Human blood leukocytes generate intense luminol-dependent chemiluminescence (LDCL) following stimulation by streptococci and by Gram negative rods which had been preopsonized by cationic polyelectrolytes (histone, poly L-arginine-PARG, poly L-histidine-PHSTD). Streptococci but not Gram negative rods or hyaluronic acid-rich streptococci (group C) also induced intense LDCL following opsonization with the anionic polyelectrolytes-dextran sulfate or polyanethole sulfonate (liquoid) suggesting that the outer surfaces of different bacteria bound anionic polyelectrolytes to different extents. Both normal and immune serum, synovial fluids and pooled human saliva inhibited the LDCL responses induced by streptococci preopsonized with poly cations. On the other hand, bacteria which had been first preopsonized by the various body fluids and then subjected to a second opsonization by cationic ligands ("sandwiches"), induced a very intense LDCL response in leukocytes. Streptococci which had been preopsonized by PARG, histone or by PHSTD also triggered superoxide generation by blood leukocytes, which was markedly enhanced by a series of cytochalasins. PHSTD alone induced the formation of very large amounts of superoxide. Paradoxically, the same concentrations of cytochalasins B or C which markedly boosted the generation of superoxide following stimulation of leukocytes with soluble or particulate ligands, had a strong inhibitory effect on the generation of LDCL. On the other hand cycochalasins failed to inhibit LDCL which had been induced by phorbol myristate acetate (PMA). Peritoneal macrophages which had been harvested from C. parvum-stimulated mice, generated more LDCL and superoxide following stimulation by PARG than macrophages obtained from proteose peptone-stimulated mice. Macrophages which had been activated either by proteose peptone or by C. parvum and cultivated for 2 hours on teflon surfaces, generated much more LDCL than macrophages which had been cultivated for 24 hours on teflon surfaces. Both cationic and anionic polyelectrolytes mimic the effects of antibodies as activators of the oxygen burst in blood leukocytes and in macrophages. Such polyelectrolytes can serve as models to further study leukocyte-bacteria interactions in infectious and inflammatory sites.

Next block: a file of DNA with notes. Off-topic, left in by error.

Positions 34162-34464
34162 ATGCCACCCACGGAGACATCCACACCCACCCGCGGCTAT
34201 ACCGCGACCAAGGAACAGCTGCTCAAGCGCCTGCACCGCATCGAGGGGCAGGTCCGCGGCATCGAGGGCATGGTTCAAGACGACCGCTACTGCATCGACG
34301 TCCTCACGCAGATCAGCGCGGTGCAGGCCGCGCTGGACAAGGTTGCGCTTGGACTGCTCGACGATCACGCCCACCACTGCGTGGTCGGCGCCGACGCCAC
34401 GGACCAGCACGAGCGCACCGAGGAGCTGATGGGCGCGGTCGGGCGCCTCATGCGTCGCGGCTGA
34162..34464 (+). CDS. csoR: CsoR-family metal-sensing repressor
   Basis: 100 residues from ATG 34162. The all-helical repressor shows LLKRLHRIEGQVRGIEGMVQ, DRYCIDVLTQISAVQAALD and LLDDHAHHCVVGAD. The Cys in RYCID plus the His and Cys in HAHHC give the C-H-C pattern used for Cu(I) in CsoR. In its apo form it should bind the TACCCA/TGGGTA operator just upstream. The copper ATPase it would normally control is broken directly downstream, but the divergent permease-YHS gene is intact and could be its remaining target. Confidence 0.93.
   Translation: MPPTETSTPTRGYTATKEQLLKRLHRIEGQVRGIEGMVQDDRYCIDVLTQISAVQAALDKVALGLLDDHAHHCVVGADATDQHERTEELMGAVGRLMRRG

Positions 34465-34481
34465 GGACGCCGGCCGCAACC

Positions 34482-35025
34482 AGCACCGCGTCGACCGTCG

ASJC Scopus subject areas
- Immunology and Allergy